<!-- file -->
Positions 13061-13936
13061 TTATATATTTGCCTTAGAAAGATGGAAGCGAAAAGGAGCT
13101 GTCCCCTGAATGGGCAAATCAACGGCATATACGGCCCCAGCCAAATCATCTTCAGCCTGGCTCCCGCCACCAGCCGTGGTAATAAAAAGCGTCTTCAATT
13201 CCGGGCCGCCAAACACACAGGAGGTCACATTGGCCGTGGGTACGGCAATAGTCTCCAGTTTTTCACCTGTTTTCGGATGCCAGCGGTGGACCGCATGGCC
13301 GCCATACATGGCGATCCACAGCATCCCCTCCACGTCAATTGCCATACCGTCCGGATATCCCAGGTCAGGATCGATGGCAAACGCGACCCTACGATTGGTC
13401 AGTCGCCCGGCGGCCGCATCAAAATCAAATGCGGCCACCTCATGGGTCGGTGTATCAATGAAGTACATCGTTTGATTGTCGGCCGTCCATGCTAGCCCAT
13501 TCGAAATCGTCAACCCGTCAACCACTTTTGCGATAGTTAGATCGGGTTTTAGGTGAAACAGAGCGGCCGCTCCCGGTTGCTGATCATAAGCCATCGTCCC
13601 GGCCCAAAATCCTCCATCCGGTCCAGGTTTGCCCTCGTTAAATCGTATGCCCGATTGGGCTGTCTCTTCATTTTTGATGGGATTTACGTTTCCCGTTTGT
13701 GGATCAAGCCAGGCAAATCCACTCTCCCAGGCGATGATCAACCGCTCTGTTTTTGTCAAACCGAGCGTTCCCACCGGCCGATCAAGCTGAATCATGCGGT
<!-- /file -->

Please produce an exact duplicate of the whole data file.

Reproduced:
Positions 13061-13936
13061 TTATATATTTGCCTTAGAAAGATGGAAGCGAAAAGGAGCT
13101 GTCCCCTGAATGGGCAAATCAACGGCATATACGGCCCCAGCCAAATCATCTTCAGCCTGGCTCCCGCCACCAGCCGTGGTAATAAAAAGCGTCTTCAATT
13201 CCGGGCCGCCAAACACACAGGAGGTCACATTGGCCGTGGGTACGGCAATAGTCTCCAGTTTTTCACCTGTTTTCGGATGCCAGCGGTGGACCGCATGGCC
13301 GCCATACATGGCGATCCACAGCATCCCCTCCACGTCAATTGCCATACCGTCCGGATATCCCAGGTCAGGATCGATGGCAAACGCGACCCTACGATTGGTC
13401 AGTCGCCCGGCGGCCGCATCAAAATCAAATGCGGCCACCTCATGGGTCGGTGTATCAATGAAGTACATCGTTTGATTGTCGGCCGTCCATGCTAGCCCAT
13501 TCGAAATCGTCAACCCGTCAACCACTTTTGCGATAGTTAGATCGGGTTTTAGGTGAAACAGAGCGGCCGCTCCCGGTTGCTGATCATAAGCCATCGTCCC
13601 GGCCCAAAATCCTCCATCCGGTCCAGGTTTGCCCTCGTTAAATCGTATGCCCGATTGGGCTGTCTCTTCATTTTTGATGGGATTTACGTTTCCCGTTTGT
13701 GGATCAAGCCAGGCAAATCCACTCTCCCAGGCGATGATCAACCGCTCTGTTTTTGTCAAACCGAGCGTTCCCACCGGCCGATCAAGCTGAATCATGCGGT